The work was supported by a grant from the Russian Scientific Foundation No. 17-16-01043 “Search for effector units of metabolism regulated by alimentary factors in obesity for the development of innovative specialized food”.

Institutional Review Board Statement

The study was conducted according to the guidelines of the Declaration of Helsinki and approved by the Institutional Ethics Committee of the Federal Research Centre of Nutrition and Biotechnology (protocol code # 4, 20 April 2017).

Informed Consent Statement

Not applicable.

Data Availability Statement

The datasets generated during the current study are available from the corresponding author on reasonable request by email.

Acknowledgments

The authors are grateful to Jorge Selada Soto for the biochemical data of blood plasma and to Elena V. Rylina for analyzing the purity of amino acids by HPLC.

Conflicts of Interest

The authors declare no conflict of interest.

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Figure 1. Specific energy consumption (M ± S.E.M.) of mice during the experiment: (a) DBA/2J mouse line; (b) DBCB mice. * The difference is significant with all groups receiving HFCD; # The difference is significant with group receiving HFCD with Tyr group, p < 0.05; Student’s t-test for pair-related, group-averaged indicators.
Figure 1. Specific energy consumption (M ± S.E.M.) of mice during the experiment: (a) DBA/2J mouse line; (b) DBCB mice. * The difference is significant with all groups receiving HFCD; # The difference is significant with group receiving HFCD with Tyr group, p < 0.05; Student’s t-test for pair-related, group-averaged indicators.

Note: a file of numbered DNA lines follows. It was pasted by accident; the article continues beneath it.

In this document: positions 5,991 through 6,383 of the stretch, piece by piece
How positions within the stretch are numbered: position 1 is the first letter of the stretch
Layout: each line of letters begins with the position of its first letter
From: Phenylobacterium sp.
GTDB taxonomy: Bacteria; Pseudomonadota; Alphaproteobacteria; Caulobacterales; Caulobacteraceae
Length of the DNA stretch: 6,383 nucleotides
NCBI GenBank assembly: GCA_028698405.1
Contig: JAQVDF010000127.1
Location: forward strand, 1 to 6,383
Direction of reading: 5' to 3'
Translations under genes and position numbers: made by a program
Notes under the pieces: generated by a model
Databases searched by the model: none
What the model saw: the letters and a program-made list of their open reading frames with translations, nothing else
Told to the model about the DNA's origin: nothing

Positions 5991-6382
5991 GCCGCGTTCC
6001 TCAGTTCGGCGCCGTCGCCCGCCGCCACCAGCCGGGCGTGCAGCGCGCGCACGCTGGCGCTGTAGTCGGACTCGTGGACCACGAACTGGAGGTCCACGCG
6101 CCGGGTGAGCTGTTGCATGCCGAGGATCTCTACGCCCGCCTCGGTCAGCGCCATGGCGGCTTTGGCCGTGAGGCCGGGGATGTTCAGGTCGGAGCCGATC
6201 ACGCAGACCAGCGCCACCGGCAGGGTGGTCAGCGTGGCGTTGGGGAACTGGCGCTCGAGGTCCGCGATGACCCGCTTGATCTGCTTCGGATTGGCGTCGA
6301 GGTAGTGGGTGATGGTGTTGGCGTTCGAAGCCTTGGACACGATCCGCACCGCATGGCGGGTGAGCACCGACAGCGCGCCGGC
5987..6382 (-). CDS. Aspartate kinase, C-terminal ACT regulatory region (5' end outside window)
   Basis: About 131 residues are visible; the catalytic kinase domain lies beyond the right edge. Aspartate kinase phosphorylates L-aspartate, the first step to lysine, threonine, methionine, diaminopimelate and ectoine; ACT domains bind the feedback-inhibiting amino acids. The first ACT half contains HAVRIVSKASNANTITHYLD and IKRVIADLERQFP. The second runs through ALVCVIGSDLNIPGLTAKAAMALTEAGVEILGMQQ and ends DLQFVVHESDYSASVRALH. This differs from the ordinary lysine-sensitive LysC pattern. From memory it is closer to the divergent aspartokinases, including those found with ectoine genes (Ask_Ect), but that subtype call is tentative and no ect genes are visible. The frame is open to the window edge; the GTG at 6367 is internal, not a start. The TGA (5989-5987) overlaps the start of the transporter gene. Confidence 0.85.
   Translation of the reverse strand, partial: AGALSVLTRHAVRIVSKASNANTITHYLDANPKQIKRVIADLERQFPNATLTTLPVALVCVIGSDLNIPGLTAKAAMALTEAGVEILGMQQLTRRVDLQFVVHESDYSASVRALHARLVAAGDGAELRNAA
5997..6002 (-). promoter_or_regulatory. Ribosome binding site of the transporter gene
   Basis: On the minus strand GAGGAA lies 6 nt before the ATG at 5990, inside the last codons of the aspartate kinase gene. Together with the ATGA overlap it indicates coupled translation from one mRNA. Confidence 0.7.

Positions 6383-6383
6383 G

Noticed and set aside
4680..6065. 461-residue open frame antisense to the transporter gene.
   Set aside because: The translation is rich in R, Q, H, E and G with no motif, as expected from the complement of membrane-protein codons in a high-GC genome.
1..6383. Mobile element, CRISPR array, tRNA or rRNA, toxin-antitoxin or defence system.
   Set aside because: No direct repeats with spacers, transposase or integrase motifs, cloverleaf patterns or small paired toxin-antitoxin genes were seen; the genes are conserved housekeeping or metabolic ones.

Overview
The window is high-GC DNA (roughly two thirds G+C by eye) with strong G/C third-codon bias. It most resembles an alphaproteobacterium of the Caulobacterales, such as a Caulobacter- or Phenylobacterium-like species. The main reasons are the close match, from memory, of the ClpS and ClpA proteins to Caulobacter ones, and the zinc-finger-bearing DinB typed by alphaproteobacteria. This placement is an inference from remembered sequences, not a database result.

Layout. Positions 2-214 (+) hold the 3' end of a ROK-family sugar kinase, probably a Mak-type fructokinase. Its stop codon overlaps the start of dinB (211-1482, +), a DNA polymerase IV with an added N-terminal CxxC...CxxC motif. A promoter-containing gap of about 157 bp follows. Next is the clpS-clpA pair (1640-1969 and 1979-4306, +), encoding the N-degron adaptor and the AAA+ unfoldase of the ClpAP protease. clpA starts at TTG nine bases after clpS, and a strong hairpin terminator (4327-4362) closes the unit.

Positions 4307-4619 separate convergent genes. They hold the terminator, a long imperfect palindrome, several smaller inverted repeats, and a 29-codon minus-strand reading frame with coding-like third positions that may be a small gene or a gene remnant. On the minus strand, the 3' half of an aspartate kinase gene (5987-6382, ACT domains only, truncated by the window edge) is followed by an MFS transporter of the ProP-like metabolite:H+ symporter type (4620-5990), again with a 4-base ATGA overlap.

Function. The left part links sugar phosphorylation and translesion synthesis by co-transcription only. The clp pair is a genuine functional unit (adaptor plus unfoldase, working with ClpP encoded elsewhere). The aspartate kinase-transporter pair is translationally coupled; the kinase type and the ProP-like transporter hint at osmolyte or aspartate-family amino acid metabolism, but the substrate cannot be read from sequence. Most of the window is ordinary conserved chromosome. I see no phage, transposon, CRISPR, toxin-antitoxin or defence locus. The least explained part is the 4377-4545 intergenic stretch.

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Figure 2. Integral indicators (M ± S.E.M.) of mice at the end of the experiment on the 66th day: (a) Bw; relative weight index of organs and tissues: (b) Spleen, (c) Heart, (d) Kidneys, (e) Brain, (f) Gonads, (g) Retroperitoneal white fat; (h) The ratio of the weight of interscapular brown fat to the retroperitoneal white fat. * The difference with the control group is significant; # The difference with the HFCD-only fed group is significant, p < 0.05, Mann–Whitney U-test. Horizontal bracket—distribution is non-uniform (p < 0.05, ANOVA) by the factors genotype (G), diet (D), tyrosine (Tyr), tryptophan, (Trp) and their combinations for the covered range of samples. The number of animals in groups—see Table 1.